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Thread: TMAX XTOL

  1. #81
    markbarendt's Avatar
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    Quote Originally Posted by stevebarry View Post
    So I was forced into pushing a roll of TMAX400 to 1600 tonight and dinner, and am floored with the results.

    While I have not printed these, they seem (to me) to have less grain than trix at box speed.

    http://sgbarry.com/2013/07/howleys/
    Glad you like it. Did you use Kodak's instructions?

    So now you have 3 types of development instead of 2; sun (N), shade (N+1?), and night indoor (N+2?).

    And you are playing with placement. You used a personal EI of 1600 instead of 400.

    What didn't happen though is that the film speed didn't really change, you just gave up about 2 stops of shadow detail on the negative in exchange for faster shutter times. Did that real loss of shadow detail make any difference in the end?

    This is part of the joy of using TMax and XTol, there is generally room/latitude to reduce exposure from normal (400) and still get what you need.

    The thing you didn't learn anything about yet though is whether or not you really even needed to adjust development at all.

    In the same situation I would probably have reduced exposure like you did to get the shutter speed up but wouldn't have changed development, just would have used Kodak's normal 400 development instructions. We both would have ended up with similar amounts of shadow detail because the real film speed remains nearly constant.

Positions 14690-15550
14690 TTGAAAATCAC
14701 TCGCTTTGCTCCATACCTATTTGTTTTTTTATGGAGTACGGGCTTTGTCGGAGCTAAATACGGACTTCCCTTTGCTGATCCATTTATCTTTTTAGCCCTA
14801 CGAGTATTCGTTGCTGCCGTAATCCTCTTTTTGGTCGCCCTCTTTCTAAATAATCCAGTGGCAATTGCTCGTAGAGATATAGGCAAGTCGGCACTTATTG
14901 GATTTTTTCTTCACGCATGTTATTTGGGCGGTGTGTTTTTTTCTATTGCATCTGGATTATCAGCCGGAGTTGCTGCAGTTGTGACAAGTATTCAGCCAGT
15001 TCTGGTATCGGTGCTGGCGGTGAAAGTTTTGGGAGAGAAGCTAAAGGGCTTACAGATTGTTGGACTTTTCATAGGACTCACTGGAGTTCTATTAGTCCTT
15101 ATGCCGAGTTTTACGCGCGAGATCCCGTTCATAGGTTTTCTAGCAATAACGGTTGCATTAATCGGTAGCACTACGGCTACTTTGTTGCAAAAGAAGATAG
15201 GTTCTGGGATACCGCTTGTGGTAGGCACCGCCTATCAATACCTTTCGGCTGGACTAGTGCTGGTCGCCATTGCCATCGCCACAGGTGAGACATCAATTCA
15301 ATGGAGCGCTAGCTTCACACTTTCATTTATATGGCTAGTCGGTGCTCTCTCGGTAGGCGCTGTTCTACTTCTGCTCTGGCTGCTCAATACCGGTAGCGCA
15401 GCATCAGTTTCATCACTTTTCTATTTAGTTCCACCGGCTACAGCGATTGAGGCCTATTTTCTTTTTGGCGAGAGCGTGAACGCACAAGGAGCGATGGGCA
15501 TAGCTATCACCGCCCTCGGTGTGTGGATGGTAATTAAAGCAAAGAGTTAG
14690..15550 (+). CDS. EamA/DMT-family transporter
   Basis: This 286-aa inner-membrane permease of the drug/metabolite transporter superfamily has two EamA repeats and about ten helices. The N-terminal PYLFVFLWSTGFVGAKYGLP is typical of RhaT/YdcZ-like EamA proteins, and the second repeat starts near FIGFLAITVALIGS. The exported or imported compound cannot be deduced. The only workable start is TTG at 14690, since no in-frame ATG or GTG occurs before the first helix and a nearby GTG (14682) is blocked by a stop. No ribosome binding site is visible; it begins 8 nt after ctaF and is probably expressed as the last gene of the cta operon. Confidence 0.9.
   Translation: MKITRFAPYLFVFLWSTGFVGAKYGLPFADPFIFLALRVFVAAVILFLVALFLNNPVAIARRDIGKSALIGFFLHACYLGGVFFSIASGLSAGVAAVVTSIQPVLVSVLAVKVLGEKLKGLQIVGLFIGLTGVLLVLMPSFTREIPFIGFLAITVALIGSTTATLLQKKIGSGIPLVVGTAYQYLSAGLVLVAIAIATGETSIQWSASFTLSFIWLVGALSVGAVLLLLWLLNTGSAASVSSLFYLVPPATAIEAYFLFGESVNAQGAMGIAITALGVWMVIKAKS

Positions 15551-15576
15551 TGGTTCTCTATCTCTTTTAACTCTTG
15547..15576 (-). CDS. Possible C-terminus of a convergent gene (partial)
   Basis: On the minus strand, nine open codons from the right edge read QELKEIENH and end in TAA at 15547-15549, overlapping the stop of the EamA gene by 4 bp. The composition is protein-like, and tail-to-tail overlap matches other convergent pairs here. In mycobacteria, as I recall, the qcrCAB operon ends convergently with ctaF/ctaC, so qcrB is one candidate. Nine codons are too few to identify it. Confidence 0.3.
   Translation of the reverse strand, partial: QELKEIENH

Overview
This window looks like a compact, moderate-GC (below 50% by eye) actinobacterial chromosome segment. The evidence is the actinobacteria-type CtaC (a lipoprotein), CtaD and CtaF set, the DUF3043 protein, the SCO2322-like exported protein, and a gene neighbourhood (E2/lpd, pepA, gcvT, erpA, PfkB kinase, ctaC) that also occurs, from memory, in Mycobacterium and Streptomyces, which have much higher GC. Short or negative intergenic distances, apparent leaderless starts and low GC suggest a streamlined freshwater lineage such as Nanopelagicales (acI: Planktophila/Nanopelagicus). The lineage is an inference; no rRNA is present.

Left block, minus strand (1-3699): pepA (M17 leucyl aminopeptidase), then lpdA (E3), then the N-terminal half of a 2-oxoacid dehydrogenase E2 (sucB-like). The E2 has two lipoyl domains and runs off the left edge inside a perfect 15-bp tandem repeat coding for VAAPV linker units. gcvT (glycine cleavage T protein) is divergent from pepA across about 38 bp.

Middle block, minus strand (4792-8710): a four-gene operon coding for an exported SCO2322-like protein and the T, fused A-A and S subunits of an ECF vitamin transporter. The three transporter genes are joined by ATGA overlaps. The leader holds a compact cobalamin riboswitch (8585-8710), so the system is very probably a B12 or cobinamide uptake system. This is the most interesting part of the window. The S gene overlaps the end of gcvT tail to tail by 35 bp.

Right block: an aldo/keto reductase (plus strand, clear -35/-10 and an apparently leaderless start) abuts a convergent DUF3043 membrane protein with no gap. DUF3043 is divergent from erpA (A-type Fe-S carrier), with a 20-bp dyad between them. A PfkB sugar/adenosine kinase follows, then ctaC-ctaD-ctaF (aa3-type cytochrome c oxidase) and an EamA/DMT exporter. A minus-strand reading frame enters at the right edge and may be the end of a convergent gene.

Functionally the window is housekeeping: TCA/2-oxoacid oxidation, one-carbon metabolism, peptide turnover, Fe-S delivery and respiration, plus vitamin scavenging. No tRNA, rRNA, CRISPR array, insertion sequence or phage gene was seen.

The advantage that gets me is that I can vary my EI from shot to shot across a single roll when needed which is pretty often for me.
    Mark Barendt, Ignacio, CO

    "We do not see things the way they are. We see things the way we are." Anaïs Nin

  2. #82
    Roger Cole's Avatar
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    Under exposing two stops without change in development always gives me uselessly unprintable thin and flat negatives. YMMV of course, especially if you are scanning instead of optically printing. It's true that you won't get much additional shadow speed with conventional developers (I do seem to get at least a stop with Tri-X and Diafibe and other combos will also give a bit more - it's simplistic and in my experience not really true that you never get ANY shadow speed increase) but can get maybe half a stop or so with some film/developer combos. More importantly, pushing will give you considerably more midtone and highlight density and contrast making the negatives far easier to print and just better looking than simply under exposing without changing development - again IME and YMMV.

  3. #83
    markbarendt's Avatar
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    Roger I'm not talking about underexposure, the loss important detail; I'm talking about purposeful placement knowing full well what I'm giving up and what I'm keeping.

    I'm not guessing when I reduce exposure and I only reduce exposure to my personal tested-by-printing limits. Simply put, I use up the safety factor/latitude at that end of the curve. The important stuff still lands on the straight line so the local contrast for those subjects remains constant, only their placement in relation to the black point changes.